Former Sen. Nathaniel Oaks will remain on primary election ballot, court rules

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Image via broadcast from WBAL-TV.

The Maryland Court of Appeals ruled in a 5-2 decision that disgraced Sen. Nathaniel Oaks, who in March pleaded guilty to federal corruption charges, must remain on the ballot for the June 26 primary election for the Maryland State Senate seat in the 41st District.

An injunction in the Circuit Court of Anne Arundel County to remove his name, which Oaks himself supports, must be dismissed, the court ruled.

Judges Michele D. Hotten and Shirley M. Watts dissented. A full opinion from the state’s highest court will be issued at a later date.

H. Mark Stichel, an attorney representing 41st District residents Amalie Ward, Nancy Lord Lewin and Christopher Ervin, said in a statement given to Baltimore Fishbowl that he and co-counsel Elizabeth Harden are “disappointed by the Court’s decision.”

“But, we are heartened that two judges of the Court, Judges Watts and Hotten dissented by the Court’s decision. We look forward to reading the Court’s full opinion and the dissent(s).

“We hope that the case has raised awareness in Legislative District 41 that any vote cast for Mr. Oaks on the primary election ballot is a wasted vote. We also hope that the General Assembly next year will consider changes to the Election Law to address issues that we raised in the case.”

As The Sun‘s Ian Duncan reported, lawyers representing the State Board of Elections argued removing Oaks’ name would disrupt the voting process and raise a number of questions since Oaks filed for re-election under state guidelines.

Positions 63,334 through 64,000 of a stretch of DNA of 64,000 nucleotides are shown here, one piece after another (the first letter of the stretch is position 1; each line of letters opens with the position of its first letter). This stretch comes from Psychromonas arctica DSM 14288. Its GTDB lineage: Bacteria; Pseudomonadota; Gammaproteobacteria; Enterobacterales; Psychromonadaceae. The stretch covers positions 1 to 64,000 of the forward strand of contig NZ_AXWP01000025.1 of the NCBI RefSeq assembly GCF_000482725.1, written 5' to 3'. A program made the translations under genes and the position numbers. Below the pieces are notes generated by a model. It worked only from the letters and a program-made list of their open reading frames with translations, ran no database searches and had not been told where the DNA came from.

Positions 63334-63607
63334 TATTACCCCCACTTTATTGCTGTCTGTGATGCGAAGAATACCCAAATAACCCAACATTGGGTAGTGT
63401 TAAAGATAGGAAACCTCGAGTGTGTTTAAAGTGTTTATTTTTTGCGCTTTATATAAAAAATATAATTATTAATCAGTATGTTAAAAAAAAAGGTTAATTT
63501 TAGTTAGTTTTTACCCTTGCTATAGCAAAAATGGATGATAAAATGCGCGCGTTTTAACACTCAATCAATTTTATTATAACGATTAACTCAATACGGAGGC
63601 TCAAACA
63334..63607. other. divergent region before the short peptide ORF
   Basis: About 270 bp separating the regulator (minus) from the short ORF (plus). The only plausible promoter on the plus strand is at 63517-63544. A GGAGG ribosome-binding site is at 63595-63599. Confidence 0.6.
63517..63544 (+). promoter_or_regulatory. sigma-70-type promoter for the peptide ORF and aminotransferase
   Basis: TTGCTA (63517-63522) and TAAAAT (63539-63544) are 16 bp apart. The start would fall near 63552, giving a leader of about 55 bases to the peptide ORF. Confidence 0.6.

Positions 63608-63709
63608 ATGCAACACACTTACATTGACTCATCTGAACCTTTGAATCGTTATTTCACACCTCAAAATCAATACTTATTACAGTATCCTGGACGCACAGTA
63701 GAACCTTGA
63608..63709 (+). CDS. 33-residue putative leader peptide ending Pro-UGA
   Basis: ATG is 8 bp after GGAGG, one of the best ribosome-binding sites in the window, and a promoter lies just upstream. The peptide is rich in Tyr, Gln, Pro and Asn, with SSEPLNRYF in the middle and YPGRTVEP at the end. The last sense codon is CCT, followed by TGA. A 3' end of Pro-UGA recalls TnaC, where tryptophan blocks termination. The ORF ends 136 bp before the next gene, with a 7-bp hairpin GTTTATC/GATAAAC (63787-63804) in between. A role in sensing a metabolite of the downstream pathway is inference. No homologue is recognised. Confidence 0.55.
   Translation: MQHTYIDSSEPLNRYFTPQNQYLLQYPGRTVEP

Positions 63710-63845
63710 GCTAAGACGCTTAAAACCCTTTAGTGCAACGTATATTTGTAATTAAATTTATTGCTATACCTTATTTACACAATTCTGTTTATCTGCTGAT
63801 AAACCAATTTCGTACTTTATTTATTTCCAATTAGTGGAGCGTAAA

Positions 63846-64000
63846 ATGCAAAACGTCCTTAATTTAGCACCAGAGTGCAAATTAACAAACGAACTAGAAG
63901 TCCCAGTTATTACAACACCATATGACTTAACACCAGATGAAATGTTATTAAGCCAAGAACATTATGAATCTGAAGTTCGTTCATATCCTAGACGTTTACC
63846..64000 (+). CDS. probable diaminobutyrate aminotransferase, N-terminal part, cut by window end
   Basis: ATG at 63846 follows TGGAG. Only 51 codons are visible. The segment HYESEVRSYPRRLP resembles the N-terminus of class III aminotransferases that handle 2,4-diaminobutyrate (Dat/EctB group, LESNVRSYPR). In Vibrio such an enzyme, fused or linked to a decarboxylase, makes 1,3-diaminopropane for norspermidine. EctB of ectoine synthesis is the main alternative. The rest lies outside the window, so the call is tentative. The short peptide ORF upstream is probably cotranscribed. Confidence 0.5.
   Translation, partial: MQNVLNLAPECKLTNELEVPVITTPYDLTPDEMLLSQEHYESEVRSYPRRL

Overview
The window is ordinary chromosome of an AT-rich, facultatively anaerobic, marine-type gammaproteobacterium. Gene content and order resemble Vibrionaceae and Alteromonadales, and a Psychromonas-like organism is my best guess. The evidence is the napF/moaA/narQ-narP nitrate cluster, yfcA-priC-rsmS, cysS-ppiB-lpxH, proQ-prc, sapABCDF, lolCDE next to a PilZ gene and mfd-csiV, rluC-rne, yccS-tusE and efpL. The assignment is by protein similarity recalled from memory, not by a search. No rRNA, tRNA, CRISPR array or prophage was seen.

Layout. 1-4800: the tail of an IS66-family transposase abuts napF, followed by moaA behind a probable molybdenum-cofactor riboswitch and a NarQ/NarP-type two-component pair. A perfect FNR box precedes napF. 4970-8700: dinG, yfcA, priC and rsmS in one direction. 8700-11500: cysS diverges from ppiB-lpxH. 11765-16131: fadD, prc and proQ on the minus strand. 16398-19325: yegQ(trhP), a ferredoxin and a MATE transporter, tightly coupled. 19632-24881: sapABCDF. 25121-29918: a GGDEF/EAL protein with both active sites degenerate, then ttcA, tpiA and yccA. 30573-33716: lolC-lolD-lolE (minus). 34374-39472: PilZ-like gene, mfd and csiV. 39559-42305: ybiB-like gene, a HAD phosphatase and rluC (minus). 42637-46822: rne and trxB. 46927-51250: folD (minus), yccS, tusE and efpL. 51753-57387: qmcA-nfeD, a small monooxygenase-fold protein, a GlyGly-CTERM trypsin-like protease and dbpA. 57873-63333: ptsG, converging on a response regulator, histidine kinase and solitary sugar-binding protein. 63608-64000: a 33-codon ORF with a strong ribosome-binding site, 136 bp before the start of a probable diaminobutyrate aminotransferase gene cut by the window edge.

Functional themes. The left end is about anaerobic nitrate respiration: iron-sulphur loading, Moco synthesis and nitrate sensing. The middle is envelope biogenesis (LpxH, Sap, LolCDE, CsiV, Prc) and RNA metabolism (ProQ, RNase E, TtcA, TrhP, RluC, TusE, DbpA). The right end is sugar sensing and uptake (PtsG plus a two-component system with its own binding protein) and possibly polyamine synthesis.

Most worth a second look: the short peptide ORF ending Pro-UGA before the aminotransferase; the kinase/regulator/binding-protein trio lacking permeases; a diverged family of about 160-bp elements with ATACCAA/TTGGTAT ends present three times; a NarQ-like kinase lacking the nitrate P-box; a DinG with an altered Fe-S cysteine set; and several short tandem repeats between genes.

In an earlier decision, a lower court refused to remove his name, Duncan reported, and the only way it could have been taken off is if Oaks had been sentenced to jail–a decision that won’t come until after the primary. Oaks then surrendered his voter registration in an attempt to nullify his own campaign, causing the judge to reverse his decision.

But the state election board had already begun printing ballots.

Linda H. Lamone, the state administrator of elections, wrote in an email to Baltimore Fishbowl, “We are pleased with the decision so we can continue our preparation for the election.”

Two Democratic challengers are running for Oaks’ seat: Jill P. Carter, a former member of the House of Delegates and the current director of Office of Civil Rights and Wage Enforcement, and J.D. Merrill, a former administrator for Baltimore City Public Schools who is also former Gov. Martin O’Malley’s son-in-law.

On Monday, Gov. Larry Hogan appointed Carter to the seat, which she will hold until the general election in November, regardless of the outcome of the primary.

In a Facebook post earlier today, Carter’s campaign directed supporters to a live stream of today’s proceedings, and quoted the Anne Arundel County Circuit Court judge who said, “The harm to the voters far outweighed any inconvenience to the Board.”

Brandon Weigel

Brandon Weigel

Brandon Weigel is the managing editor of Baltimore Fishbowl. A graduate of the University of Maryland, he has been published in The Washington Post, The Sun, Baltimore Magazine, Urbanite, The Baltimore Business Journal, b and others. Prior to joining Baltimore Fishbowl, he was an editor at City Paper from 2012 to 2017. He can be reached at [email protected]
Brandon Weigel


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